Working with silage is one of the most dangerous aspects of farm work. That is why silage safety is so important, even during the Pandemic related restraints of 2020. Given the sheer number of obstacles that the average worker is facing during this difficult time, why add preventable accidents to the mix? That is why Hitchcock Inc is going to take the time today to explain what you can do to keep it safe around silage.
Hitchcock begins by reminding you to always have a buddy for silage work. Working in pairs allows farm workers to remain in communication and stay visible while preparing silage. What matters is next is not overfilling the silage. Never fill higher than what unloading equipment can reach. Proper technique will allow your silage fill to be performed with caution and without obstruction.
When selecting silage equipment, the feedout face should be of utmost concern. Regarding safety, most possible accidents begin when a worker mishandles the feedout. But, what should you keep in mind regarding this? The rules are simple. Never stand too close to the feedout face. If you are on top of a silage pile, stay six feet away from the feedout. Also, when sampling silage, get your sample from the loader bucket.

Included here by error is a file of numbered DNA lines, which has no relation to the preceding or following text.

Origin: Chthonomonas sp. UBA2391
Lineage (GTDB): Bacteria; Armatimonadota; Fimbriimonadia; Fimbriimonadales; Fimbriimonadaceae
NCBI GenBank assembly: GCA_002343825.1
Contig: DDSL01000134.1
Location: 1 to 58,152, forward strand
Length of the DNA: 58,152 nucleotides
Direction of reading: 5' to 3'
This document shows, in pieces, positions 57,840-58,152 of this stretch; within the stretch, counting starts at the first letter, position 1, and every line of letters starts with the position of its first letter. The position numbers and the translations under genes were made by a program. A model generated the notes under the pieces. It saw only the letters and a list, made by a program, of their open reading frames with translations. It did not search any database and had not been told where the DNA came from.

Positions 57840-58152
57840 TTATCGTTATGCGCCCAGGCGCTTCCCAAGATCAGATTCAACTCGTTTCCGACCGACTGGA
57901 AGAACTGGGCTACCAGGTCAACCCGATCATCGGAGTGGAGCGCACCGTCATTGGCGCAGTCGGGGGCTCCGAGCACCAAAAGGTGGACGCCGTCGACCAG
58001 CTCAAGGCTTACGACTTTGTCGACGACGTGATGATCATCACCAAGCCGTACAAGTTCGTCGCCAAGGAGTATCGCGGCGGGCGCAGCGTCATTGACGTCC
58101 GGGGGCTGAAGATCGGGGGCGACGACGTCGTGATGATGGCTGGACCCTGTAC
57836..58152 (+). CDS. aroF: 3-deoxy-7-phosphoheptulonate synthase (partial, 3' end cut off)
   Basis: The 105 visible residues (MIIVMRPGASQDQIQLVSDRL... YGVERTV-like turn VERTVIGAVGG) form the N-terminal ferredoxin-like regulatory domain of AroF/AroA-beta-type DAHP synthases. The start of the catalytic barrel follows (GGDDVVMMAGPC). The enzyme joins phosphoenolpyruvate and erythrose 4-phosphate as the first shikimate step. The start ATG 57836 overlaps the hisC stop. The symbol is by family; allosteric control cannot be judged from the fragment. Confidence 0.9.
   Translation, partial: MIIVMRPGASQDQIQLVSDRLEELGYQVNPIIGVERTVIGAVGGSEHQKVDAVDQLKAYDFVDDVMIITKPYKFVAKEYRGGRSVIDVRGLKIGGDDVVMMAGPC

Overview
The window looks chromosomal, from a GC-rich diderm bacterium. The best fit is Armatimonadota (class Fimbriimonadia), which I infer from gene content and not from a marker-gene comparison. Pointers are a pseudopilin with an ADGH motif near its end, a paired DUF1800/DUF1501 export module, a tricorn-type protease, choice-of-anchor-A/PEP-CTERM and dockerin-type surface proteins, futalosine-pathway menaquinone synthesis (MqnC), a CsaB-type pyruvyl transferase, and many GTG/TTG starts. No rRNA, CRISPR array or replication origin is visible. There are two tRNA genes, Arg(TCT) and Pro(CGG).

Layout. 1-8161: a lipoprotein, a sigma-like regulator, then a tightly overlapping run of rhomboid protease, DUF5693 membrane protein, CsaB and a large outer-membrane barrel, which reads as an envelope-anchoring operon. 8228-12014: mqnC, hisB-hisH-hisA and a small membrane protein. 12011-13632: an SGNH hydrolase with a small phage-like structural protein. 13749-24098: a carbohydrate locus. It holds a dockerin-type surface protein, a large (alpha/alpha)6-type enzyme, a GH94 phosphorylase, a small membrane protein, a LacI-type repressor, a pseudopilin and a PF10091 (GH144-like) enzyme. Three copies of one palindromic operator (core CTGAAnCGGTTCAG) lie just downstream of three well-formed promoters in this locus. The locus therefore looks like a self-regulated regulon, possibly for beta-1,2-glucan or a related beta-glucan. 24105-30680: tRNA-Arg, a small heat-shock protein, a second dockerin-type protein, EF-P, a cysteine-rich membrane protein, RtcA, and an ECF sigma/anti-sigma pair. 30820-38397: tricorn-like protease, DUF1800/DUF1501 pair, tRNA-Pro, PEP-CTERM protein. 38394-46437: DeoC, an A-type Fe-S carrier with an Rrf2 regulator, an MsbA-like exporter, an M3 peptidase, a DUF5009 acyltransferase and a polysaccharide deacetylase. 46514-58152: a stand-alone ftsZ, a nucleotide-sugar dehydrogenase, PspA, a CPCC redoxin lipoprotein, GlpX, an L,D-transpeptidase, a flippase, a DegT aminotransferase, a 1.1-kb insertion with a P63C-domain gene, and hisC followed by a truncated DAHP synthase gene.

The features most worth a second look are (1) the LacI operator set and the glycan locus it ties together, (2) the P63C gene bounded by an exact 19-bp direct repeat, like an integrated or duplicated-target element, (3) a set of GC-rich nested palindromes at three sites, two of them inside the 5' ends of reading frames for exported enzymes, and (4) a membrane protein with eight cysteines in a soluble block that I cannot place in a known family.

At Hitchcock, our contributions to silage are direct. You will find a variety of Used Chain Floor Trailers and Truck Boxes. These big silage movers also feature 24” silage extenders to help making filling and transporting silage into a safe endeavor. While we focus on one part of the silage journey at our business, we feel that sharing these tips makes for a safer industry. However, there is one last point that we need to touch upon.
Finally, do not enter the silo for 72 hours or 3 days after filling. It is important to ventilate a silo with the help of another worker. After all, you do not want the possibility of being exposed to toxic gas. How will you know if there is toxic gas in your silo? Well, if you see yellow-orange or brown gas oozing out of the silage, stay clear.
Then there is the matter of carbon dioxide. Colorless and often odorless, many accidents happen when new season silages are opened and strike down an errant worker trying to do the job alone. While a lot of these silage safety tips will be familiar to old farm hands, it pays to keep them fresh in mind. So, take caution and work smart to see the next season.